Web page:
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Retiring ADEC leader says she learned to ‘trust communities, especially ours’

Paula Shively, who joined ADEC in 2001, will retire from the nonprofit organization in six months.
Posted on April 29, 2013 at 1:00 a.m. | Updated on April 29, 2013 at 5:28 p.m.

ELKHART — A long-time advocate of children and adults with disabilities will retire later this year as the leader of one of Elkhart County’s largest nonprofit groups.

Paula Shively has strived for the past 12 years to push ADEC into the community’s spotlight, expanding programs and services for the organization’s clients with cognitive and developmental disabilities. She will retire as the agency’s president and CEO in six months.

Since joining ADEC in 2001, Shively has overseen the launch of new summer day camp and after-school programs for children with disabilities as well as the opening of two new coffee shops in Goshen and Middlebury where ADEC’s clients work and get a chance to interact with the public.

“You can’t make friends with a person if you’re not with them, if you’re not physically in the same space with them,” Shively said. “You can’t get to know them, and that’s the thing that changes the lives of people with disabilities, people in the community getting to know them.”

ADEC serves more than 1,000 children and adults per day in Elkhart and St. Joseph counties. Clients volunteer thousands of hours annually at local nutrition sites, the Salvation Army and The Window in Goshen, Shively said.

“They’re really, really involved in our community,” she added.

The proudest moment of Shively’s career came about two-and-a-half years ago.

“There was an agency that was allegedly abusing, or at least neglecting, the people they were supposed to serve and support,” she recalled. “The state closed them down and asked us to take the folks, and within 24 hours, we had 32 people.”

Shively closed a couple of buildings on ADEC’s Bristol campus to set up emergency shelter for the new clients, many of whom now live at the organization’s group homes in South Bend.

“It was absolutely amazing, and people worked around the clock,” Shively said. “Some people worked just an amazing number of hours, and people came in and volunteered.”

Shively hopes Elkhart County’s support of ADEC will continue to be strong even after she leaves the organization. She said there are a few things the community can do to assure that people with disabilities will continue to receive the attention and care they deserve.

“The first would be to hire somebody,” she said. “The second would be to understand that the way services for people with disabilities are supported in the state of Indiana is through Medicaid, and when people are talking about cutting entitlements, that’s what they’re talking about. And the third thing would be to acknowledge and respect the staff people that work directly with our folks.”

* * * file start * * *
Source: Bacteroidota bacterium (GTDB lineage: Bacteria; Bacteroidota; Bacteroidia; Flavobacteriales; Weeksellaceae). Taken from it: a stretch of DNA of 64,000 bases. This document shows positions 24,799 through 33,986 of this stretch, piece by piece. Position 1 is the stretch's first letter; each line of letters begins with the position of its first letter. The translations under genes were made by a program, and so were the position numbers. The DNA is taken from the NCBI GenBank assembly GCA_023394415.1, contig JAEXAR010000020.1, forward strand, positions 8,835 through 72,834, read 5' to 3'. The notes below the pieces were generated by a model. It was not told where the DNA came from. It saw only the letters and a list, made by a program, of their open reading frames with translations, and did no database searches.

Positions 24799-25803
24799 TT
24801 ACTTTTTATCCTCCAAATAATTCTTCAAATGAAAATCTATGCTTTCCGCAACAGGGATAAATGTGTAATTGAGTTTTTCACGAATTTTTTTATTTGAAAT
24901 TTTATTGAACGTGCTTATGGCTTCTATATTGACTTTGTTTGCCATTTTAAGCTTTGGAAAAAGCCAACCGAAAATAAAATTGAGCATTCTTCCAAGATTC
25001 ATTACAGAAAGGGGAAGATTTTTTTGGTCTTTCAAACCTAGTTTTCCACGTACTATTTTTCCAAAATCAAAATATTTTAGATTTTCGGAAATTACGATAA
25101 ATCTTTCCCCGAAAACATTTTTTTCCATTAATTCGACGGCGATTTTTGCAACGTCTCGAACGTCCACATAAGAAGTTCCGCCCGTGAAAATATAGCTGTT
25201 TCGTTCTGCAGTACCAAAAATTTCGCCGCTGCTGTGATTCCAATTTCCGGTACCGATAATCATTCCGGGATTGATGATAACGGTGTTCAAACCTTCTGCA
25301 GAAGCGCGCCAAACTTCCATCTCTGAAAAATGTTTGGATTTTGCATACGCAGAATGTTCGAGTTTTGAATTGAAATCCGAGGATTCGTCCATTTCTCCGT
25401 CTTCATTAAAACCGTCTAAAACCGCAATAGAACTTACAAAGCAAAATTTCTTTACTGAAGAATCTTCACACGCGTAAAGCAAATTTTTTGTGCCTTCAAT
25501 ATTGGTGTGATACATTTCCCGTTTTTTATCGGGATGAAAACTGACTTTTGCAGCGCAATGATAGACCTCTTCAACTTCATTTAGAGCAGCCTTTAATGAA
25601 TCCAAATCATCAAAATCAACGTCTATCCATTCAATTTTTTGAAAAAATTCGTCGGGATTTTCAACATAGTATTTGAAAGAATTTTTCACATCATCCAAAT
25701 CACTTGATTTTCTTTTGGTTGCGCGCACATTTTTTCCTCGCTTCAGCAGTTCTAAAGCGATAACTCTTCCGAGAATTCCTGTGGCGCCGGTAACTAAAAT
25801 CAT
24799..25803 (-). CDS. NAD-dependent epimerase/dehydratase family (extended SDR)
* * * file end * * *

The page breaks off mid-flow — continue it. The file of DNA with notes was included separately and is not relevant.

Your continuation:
ADEC has more than 450 employees, most of whom work directly with clients.

“They are people with an amazing amount of knowledge and skill, and sometimes people just assume they are baby-sitting, but they are teachers,” Shively said. “They’re people who support people with disabilities so that somebody else can live their own life. That’s a real skill that not many people have.”

Ideally, Shively said she would like to see professionals who work with people with disabilities to be paid more and have more opportunities to better their lives through education.

Cary Kelsey, who has worked at ADEC for 43 years, described Shively as a strong leader who does all she can to help clients accomplish their personal dreams, whether that means getting a job or learning to live independently despite their disability. Shively also has a smart business sense, he added.

“Paula has been a careful steward of agency resources,” said Kelsey, who works as Shively’s assistant. “She always asks the question, ‘How well will this expenditure or this investment benefit the people we serve?’”

Shively has learned many important life lessons during her time at ADEC.

“I’ve learned to trust communities, especially ours,” she said. “When something happens that’s bad, immediately fear sets in, and I’ve learned that people in the community are going to get behind others and support them. You’re not going to be left out there working on something all by yourself.”




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